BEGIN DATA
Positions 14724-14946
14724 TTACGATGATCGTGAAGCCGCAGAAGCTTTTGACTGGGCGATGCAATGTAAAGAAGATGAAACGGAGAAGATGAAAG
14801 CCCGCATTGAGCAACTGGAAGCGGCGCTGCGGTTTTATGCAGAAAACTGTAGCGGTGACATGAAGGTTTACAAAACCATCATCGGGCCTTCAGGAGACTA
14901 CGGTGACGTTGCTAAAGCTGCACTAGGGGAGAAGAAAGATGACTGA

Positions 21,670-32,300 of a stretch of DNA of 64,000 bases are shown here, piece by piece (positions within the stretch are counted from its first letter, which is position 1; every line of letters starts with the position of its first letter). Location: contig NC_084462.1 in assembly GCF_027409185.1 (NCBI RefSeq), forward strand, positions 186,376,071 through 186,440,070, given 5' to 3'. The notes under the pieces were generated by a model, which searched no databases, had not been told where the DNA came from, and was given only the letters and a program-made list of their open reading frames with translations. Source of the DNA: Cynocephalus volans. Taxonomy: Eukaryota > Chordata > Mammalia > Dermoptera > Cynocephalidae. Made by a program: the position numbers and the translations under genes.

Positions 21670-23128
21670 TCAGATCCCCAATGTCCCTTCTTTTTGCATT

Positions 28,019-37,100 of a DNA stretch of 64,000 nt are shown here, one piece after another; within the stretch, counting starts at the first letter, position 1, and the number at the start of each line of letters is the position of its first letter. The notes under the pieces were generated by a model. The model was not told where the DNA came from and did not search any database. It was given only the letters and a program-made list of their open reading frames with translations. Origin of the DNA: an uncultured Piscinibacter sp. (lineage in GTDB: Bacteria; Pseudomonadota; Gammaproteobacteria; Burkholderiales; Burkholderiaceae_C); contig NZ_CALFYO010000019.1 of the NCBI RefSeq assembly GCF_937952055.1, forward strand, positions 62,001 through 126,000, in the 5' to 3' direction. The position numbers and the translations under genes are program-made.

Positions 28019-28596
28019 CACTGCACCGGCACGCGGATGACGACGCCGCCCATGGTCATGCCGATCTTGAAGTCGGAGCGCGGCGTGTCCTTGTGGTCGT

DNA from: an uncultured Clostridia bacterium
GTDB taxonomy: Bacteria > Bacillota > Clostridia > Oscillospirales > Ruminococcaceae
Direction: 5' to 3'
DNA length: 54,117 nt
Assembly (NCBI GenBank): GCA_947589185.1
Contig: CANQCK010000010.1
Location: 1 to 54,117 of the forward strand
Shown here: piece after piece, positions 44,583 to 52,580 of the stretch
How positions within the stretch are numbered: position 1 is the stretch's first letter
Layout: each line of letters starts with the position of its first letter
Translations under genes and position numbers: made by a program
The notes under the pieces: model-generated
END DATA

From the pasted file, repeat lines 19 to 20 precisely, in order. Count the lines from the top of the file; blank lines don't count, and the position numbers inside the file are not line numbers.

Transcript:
How positions within the stretch are numbered: position 1 is the stretch's first letter
Layout: each line of letters starts with the position of its first letter